(If a grant applicant using Target's web site indicates that his request does not deal with the areas of arts and family violence prevention, he receives a "We are unable to consider your request" message rather than a link to a submittable application form.)

When we asked Mr. Forrey if he had filed a grant application anyway, he said, "I didn't submit a grant application as they would not give me one." This is a bit of a weak excuse, as the grant application form is readily available on Target's web site, and a travelling Vietnam memorial wall exhibit might very well have qualified for a grant in the arts or education category. Before a grant-seeker denounces Target for not considering Vietnam veterans "worthy of help" and urges that consumers shop elsewhere, it behooves him to at least go through the formal procedure of actually applying for a grant.

In any case, the stance that a company which won't financially contribute to someone's pet project doesn't "support" whatever cause is being represented and should therefore be boycotted by all like-minded people is a selfish one, and in this case a grossly unfair one. As the Veterans of Foreign Wars (VFW) note on their website:
Although there has been a resurgence of patriotism and support for our nationís veterans, there have been various messages posted on the Internet that would lead people to believe that corporate America, specifically retail department stores, are falling short in supporting our nation's veterans.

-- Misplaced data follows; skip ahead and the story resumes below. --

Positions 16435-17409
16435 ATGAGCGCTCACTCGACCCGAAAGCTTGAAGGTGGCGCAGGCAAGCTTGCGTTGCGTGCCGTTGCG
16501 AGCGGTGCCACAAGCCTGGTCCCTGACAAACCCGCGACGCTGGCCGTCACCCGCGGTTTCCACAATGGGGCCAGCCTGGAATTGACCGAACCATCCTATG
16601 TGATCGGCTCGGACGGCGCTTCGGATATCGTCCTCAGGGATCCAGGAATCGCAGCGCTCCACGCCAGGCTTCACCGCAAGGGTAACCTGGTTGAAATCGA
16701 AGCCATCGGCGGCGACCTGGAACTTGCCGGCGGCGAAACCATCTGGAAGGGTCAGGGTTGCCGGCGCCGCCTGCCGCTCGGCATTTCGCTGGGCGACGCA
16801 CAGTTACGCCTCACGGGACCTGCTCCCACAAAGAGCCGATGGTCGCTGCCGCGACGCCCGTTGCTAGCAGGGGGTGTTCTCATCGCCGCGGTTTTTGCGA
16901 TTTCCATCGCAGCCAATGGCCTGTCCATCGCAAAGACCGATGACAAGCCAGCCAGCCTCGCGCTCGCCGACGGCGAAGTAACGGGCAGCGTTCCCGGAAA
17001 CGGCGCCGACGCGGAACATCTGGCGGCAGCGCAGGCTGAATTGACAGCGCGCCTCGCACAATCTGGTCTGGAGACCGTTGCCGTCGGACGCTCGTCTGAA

The Veterans of Foreign Wars would like to remind all that the Internet culture weaves rumors and misinformation. Simply put, don't believe everything you read. For example, an e-mail message urging veterans to boycott Target has been circulating on the Internet because a solicitation request to support "The Moving Wall" was denied.

Target has a long-held corporate policy regarding donations. And in all fairness, Target contributes more than $2 million weekly to charitable causes and is one of the corporate sponsors for the 2003 tour of the Vietnam Veteran's Memorial Fund's "The Wall That Heals." "The Wall That Heals" is a traveling Vietnam Veterans memorial and museum that has a strong educational component for schools and serves to honor all our veterans.
Last updated:   26 March 2003